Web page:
The Outlook Ammonia is published monthly and covers the global market. Our reliable and trustworthy report gives detailed news and analysis on key drivers, price forecasts, demand and supply patterns, deals and visual data, as well as any other pertinent factors influencing the market at the time of publication. This information can allow you to make informed business choices by keeping you abreast of price movements that are likely to impact short-term trades and strategies over the next 12 months. These are produced by Integer Research on behalf of ICIS.
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The Outlook Ammonia: Market overview
Updated to Q2 2017
Ammonia prices for the second quarter are likely to continue the trend of a geographic split seen in the previous quarter, with buyers in India and Asia Pacific facing higher prices than their counterparts west of Suez. The return to normal export volumes from the Black Sea after months of disruption means prices softened to $300-320/tonne FOB Yuzhny at the start of the current quarter.
In contrast, offers under FACT India’s tender for a mid-April spot cargo were in the $460-480/tonne CFR range, with producers in the Arabian Gulf asking $400-410/tonne FOB for second-quarter spot business as demand from India starts to spike after a series of plant turnarounds.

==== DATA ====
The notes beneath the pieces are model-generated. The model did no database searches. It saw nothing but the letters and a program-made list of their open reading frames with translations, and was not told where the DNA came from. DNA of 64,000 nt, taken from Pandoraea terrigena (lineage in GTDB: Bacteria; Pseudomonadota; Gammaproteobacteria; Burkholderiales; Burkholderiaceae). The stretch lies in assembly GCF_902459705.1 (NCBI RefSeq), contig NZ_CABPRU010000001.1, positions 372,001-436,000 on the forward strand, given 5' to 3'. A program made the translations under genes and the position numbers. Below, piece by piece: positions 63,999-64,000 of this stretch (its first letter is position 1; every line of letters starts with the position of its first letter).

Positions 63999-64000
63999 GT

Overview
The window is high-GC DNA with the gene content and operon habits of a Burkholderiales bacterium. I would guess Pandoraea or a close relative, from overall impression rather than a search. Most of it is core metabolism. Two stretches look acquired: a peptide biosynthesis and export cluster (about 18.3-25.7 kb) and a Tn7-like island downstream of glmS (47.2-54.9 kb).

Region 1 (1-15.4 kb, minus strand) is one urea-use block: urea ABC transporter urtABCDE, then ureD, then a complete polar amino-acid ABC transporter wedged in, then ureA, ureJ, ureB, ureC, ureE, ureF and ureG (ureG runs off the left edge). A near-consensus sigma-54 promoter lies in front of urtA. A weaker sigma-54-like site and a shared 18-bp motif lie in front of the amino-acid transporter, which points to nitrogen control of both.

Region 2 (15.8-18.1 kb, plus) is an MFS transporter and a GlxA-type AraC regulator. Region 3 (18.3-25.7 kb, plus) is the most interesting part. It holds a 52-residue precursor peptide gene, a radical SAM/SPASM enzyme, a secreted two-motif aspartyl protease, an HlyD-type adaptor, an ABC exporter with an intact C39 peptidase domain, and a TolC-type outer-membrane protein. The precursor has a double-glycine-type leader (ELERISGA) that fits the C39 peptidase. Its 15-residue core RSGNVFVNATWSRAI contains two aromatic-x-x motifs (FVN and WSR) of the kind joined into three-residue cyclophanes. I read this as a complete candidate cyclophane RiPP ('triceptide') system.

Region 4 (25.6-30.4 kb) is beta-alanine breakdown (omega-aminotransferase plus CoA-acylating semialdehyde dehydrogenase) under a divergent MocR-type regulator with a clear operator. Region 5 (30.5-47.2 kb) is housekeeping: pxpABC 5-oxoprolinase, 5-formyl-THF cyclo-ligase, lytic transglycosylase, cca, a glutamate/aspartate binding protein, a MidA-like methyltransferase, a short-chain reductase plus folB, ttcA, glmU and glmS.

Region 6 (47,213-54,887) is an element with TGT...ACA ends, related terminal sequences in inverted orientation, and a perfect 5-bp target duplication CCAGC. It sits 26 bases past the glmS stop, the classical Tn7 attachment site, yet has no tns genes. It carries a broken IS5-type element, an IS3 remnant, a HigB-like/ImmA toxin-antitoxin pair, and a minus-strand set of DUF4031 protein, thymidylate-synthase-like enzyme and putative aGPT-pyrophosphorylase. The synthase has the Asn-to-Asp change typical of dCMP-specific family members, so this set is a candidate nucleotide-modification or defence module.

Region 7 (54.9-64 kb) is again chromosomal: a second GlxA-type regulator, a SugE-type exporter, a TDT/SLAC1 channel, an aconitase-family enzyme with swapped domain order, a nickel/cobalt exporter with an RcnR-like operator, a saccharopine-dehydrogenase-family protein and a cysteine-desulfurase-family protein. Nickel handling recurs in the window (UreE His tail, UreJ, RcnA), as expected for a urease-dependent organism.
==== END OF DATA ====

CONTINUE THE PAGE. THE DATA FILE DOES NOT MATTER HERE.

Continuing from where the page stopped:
Scheduled plant turnarounds in Qatar and Saudi Arabia during April will reduce short-term spot availability and provide support to firmer prices in Korea and Taiwan – markets that were cushioned from major upward movement in the first quarter as they are now more reliant on Caribbean material from Koch.
The Tampa price for May cargoes is likely to increase again as the April lift of $10/tonne to $340/tonne CFR was less than expected by many market players.
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The Outlook Ammonia news & analysis
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The Outlook Methodology
About The Outlook Ammonia
Ammonia is one of the main sources of nitrogen in fertilisers, as it contains 82% of nitrogen (N), which is essential for the life of plants. Ammonia (NH3) is produced through a chemical reaction (electrolysis). Most of the world’s ammonia production is based on the Haber-Bosch process which was developed by BASF in 1910.
It involves the reaction of hydrogen and nitrogen in the presence of a catalyst under high temperatures and pressures. The hydrogen is usually obtained by the steam reforming of natural gas (methane) but can also be made from the partial oxidation of naphtha and the gasification of coal. The nitrogen is usually obtained by the liquefaction of air.
This reaction requires a large amount of energy and, nowadays, this is provided mainly in the form of natural gas, as it is the most economic, but there are still some ammonia plants, for example in China and Japan, which operate based on naphtha and coal.
Since the 1970s, the production of ammonia, which was born in Europe, has gradually migrated to countries rich in cheap natural gas, such as Russia, Ukraine, Trinidad, Libya, Algeria, Egypt, the Arab Gulf and Indonesia .